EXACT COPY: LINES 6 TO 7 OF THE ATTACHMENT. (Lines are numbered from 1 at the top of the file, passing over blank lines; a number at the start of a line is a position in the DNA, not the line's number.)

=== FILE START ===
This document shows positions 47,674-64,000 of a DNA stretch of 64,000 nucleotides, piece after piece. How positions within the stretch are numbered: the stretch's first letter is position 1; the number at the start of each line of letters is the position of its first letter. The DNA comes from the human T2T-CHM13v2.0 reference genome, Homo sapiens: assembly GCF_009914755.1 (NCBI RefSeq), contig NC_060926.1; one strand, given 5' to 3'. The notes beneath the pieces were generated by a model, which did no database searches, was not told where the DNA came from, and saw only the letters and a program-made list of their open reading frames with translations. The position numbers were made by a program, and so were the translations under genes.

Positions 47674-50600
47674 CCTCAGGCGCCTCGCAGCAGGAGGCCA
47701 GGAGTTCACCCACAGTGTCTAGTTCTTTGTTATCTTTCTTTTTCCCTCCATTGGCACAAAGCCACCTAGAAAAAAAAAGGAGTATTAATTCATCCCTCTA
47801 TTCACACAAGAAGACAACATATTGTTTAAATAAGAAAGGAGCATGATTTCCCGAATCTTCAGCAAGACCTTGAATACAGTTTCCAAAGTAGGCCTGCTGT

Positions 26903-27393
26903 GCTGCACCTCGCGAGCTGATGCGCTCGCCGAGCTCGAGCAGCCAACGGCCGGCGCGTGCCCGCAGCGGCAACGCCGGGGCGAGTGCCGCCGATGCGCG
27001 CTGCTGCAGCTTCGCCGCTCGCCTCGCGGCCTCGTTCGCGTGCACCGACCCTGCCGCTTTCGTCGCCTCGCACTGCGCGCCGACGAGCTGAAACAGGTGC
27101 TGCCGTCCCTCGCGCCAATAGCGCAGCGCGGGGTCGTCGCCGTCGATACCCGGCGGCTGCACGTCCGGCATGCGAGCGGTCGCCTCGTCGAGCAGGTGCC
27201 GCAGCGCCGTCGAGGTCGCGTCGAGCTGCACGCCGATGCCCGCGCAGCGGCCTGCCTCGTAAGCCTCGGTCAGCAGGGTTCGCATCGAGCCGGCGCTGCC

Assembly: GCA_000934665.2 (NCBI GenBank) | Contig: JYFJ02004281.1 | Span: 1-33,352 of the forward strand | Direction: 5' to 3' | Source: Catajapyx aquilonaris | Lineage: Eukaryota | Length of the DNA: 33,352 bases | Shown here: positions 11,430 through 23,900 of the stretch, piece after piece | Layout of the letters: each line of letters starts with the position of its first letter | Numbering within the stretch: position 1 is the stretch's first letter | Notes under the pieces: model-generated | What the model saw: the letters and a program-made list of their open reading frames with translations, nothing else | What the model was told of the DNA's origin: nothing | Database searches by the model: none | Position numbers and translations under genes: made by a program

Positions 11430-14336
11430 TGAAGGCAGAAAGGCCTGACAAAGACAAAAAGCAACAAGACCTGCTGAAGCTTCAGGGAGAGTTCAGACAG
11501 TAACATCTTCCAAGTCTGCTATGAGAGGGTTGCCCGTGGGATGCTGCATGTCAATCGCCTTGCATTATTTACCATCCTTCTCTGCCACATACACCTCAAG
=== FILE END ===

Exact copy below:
Positions 26903-27393
26903 GCTGCACCTCGCGAGCTGATGCGCTCGCCGAGCTCGAGCAGCCAACGGCCGGCGCGTGCCCGCAGCGGCAACGCCGGGGCGAGTGCCGCCGATGCGCG